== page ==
Thyroid Problems

Care & Treatment


Hypothyroidism is usually treated with levothyroxine, a synthetic (man-made) version of thyroid hormone that you swallow.

If your healthcare provider prescribes this medication, be sure to let them know what other prescription and over-the-counter drugs, vitamins, and other supplements you take, and whether you eat certain foods, such as soy, in large amounts. Levothyroxine can interact with certain medications. Soy, vitamins and other supplements, and over-the-counter and prescription medications can affect the way your body responds to levothyroxine.

Your healthcare provider will start you on a low dose of levothyroxine and increase the dose gradually if necessary.  You should take this medication on an empty stomach and at least an hour before you take any other drugs or supplements. If it seems to be causing side effects, let your healthcare provider know immediately. He or she should monitor you and check your thyroid hormone levels on a regular basis.

In adults with dementia and hypothyroidism, thyroid replacement therapy may improve cognition, functional status, and mood.


Hyperthyroidism can be treated with any of the following.

Anti-thyroid Medicines

Anti-thyroid medications, taken in pill form, can stop the thyroid gland’s overproduction of thyroid hormones. They don’t work for everyone, however, and they don’t work forever. Usually they’re used before treatment with radioactive iodine to control symptoms and to lessen the risk of side effects.

Radioactive Iodine Therapy

Treatment with radioactive iodine involves swallowing the iodine, which is then absorbed by your thyroid gland. Over time, the iodine shrinks the gland so it produces lower levels of thyroid hormones. The treatment doesn’t cause side effects (such as nausea and hair loss) the way traditional radiation treatment or chemotherapy do. After treatment, it may take up to six months for your thyroid levels to drop to normal levels.

After treatment, your healthcare provider may need to lower the doses of other medications you take because the treatment may result in your body metabolizing medications more slowly. Sometimes, the treatment reduces your thyroid levels too much, and you develop hypothyroidism. If this happens, you will need to take medication for hypothyroidism on a daily basis.


Thyroid surgery (thyroidectomy), which involves the removal of most of your thyroid gland, may be an alternative to radioactive iodine treatment for some people. The surgery carries some risks, including damage to your vocal cords and parathyroid glands, which help control the levels of calcium in your blood. If you have this surgery you’ll need to take synthetic thyroid on a daily basis for the rest of your life.

Benign Nodules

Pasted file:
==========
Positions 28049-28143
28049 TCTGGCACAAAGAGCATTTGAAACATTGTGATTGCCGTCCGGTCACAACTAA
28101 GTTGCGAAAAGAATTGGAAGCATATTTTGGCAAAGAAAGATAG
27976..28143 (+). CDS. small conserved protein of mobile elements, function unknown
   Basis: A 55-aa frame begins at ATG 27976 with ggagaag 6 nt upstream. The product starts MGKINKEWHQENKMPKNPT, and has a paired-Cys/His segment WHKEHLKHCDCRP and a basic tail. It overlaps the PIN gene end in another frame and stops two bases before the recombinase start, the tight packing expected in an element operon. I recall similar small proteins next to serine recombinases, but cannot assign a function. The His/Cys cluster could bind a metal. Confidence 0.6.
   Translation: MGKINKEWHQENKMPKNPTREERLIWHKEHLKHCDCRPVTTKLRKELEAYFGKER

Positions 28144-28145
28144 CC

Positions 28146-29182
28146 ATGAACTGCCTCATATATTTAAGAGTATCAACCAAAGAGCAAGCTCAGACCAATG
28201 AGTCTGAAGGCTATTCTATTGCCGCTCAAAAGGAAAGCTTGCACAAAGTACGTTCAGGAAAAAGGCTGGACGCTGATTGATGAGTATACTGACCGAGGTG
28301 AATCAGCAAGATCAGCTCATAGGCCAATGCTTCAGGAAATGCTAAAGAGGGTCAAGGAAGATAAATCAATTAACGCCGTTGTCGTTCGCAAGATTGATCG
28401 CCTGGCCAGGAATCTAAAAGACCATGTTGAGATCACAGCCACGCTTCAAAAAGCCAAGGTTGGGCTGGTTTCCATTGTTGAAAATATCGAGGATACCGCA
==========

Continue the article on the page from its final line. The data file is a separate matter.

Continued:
If your nodule or nodules aren’t cancerous, and they aren’t so big that they’re making it hard for you to breathe or swallow, your healthcare provider may simply recommend that you get exams and thyroid tests regularly to monitor the nodules. If they continue to grow, however, your healthcare provider may also suggest that you have another biopsy. 

If the nodule or nodules are so big that you have difficulty swallowing or breathing, your healthcare provider may recommend surgery to remove them. If you have thyroid nodules that are also producing too much thyroid hormone and causing hyperthyroidism, your healthcare provider may use radioactive iodine to shrink them. A healthcare professional may also prescribe an anti-thyroid medication to lower the levels of thyroid hormones in your bloodstream.  If these approaches don’t work, surgery may be needed.

Cancerous Nodules

If a thyroid nodule is cancerous, surgery is usually necessary. Typically, most or all of your thyroid gland is removed. After the surgery, you will need to take thyroid medications on a daily basis for the rest of your life.


Doses of levothyroxine that are too high can cause side effects such as:

  • Increased appetite
  • Difficulty sleeping
  • Heart palpitations (racing or rapid heartbeat)
  • Jitters or shakiness
Tell your healthcare provider if you have any of these symptoms after you start taking the medication. If necessary, your healthcare provider may prescribe a lower dose of levothyroxine.

Because levothyroxine can interact with certain medications, supplements, and foods, you should let your healthcare provider know if you start or stop taking these medications or supplements, or if you change your diet significantly.

Never skip doses of the drug or stop taking it because you feel better. If you do, your symptoms will return.

Last Updated July 2020